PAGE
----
If a movie crammed front-to-back with bad news, woeful stats and glaring injustice can be considered inspiring, well, then, “Inequality for All” — starring the diminutive, indefatigable Robert Reich — is that movie.
A must-see documentary about America’s widening income gap and shrinking middle class, “Inequality for All” shadows the former secretary of Labor (in the first Clinton administration) and current UC Berkeley economics professor as he drives his Mini-Cooper around, meets with families struggling to live paycheck to paycheck, faced with mounting expenses, day care costs, rents, mortgages — household budgets in the red, no matter how hard they try.
Movie trailer: Inequality for All
Directed by Jacob Kornbluth and deploying nifty animated graphics (pie charts and bar graphs, oh my!), “Inequality for All” should be required viewing in high schools, colleges and on Capitol Hill, where the Trickle Downers keep denying that the system is broken.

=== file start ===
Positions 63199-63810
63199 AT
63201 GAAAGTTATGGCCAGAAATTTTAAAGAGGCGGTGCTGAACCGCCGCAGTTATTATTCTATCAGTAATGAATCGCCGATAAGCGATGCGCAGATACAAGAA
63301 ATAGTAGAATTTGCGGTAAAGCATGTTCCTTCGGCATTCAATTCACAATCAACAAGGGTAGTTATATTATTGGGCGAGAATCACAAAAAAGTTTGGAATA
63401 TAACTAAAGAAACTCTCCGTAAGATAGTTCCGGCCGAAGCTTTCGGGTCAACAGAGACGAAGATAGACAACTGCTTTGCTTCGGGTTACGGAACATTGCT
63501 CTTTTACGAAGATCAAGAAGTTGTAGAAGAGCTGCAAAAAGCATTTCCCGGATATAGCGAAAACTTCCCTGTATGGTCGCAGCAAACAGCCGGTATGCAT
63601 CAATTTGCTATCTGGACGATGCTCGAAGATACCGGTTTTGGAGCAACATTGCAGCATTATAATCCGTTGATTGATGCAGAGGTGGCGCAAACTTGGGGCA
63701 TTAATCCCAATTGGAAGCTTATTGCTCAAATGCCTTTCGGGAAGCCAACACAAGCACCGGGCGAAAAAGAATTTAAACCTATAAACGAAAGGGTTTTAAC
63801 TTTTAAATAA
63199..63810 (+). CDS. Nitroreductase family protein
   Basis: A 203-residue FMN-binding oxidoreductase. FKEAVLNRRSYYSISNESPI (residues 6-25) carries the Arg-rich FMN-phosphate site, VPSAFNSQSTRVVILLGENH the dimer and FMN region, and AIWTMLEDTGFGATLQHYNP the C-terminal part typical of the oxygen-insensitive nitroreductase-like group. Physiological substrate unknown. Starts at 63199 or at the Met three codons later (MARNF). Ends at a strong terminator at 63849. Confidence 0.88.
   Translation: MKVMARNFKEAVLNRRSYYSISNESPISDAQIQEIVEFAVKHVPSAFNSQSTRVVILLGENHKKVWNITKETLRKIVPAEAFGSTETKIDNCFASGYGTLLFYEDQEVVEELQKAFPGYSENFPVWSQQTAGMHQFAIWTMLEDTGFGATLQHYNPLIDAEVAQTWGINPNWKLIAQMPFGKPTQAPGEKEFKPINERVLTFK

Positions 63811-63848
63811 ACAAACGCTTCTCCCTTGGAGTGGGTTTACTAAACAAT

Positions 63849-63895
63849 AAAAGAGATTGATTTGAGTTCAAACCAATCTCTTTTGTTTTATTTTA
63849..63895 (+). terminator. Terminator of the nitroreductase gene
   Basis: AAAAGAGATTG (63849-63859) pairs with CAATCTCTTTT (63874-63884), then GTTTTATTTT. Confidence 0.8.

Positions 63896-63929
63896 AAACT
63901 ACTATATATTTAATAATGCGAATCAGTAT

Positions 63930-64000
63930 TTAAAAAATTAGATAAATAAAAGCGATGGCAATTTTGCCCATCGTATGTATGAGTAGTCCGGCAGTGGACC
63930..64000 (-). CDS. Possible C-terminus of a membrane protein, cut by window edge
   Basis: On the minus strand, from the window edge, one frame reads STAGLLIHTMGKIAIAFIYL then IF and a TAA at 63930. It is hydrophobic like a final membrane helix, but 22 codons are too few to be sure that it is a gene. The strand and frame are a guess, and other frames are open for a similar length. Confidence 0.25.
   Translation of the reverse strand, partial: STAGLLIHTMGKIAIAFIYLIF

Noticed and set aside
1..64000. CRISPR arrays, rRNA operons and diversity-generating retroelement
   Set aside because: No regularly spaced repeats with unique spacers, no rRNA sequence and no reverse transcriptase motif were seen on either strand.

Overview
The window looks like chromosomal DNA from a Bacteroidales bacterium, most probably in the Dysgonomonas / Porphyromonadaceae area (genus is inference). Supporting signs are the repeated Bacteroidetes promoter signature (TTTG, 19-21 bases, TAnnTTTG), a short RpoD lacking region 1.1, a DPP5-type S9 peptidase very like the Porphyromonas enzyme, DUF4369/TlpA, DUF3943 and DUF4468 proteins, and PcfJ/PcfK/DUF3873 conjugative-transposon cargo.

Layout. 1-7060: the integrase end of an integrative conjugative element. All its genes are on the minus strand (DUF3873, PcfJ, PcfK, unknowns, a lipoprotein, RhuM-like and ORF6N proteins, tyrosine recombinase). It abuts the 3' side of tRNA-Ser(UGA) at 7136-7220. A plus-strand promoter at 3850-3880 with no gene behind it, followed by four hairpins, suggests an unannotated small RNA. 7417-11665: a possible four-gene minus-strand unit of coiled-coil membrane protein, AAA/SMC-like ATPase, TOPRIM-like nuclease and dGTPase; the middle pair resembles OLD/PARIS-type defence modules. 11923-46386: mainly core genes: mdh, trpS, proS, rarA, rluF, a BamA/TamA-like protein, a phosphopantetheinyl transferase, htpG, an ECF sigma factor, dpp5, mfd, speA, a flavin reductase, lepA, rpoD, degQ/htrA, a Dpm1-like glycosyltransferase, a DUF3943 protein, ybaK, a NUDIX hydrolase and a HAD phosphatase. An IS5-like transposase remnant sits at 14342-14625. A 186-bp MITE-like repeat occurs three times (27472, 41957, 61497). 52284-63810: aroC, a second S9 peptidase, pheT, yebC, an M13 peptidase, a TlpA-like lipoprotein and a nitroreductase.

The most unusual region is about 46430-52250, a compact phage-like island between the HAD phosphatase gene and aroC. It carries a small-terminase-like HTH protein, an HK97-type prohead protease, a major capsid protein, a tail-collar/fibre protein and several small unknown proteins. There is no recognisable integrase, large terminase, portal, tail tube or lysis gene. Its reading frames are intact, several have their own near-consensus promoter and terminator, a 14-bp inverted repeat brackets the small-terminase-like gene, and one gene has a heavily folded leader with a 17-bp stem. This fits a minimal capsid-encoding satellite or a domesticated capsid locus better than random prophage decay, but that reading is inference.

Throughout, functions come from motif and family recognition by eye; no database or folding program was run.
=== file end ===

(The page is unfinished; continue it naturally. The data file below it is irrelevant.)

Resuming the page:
This film makes an absolutely convincing case that the system is busted. “Today, the richest 400 Americans have more wealth than the bottom 150 million of us put together,” Reich says at one point, having contrasted the typical male worker’s salary in 1978 with that of the average wage earner in the top 1 percent back then — and how that gap has exploded now.
“Think about it,” he says. “Four hundred people have more wealth than half the population of the United States.”
In the ranks of the top 1 percent is Nick Hanauer, a Seattle pillow manufacturer and venture capitalist (and early investor in Amazon), who puts the lie to the belief that the wealthy should be left alone in a free market system because they are the “job creators” — their success means more commerce, more people with money in their pockets.”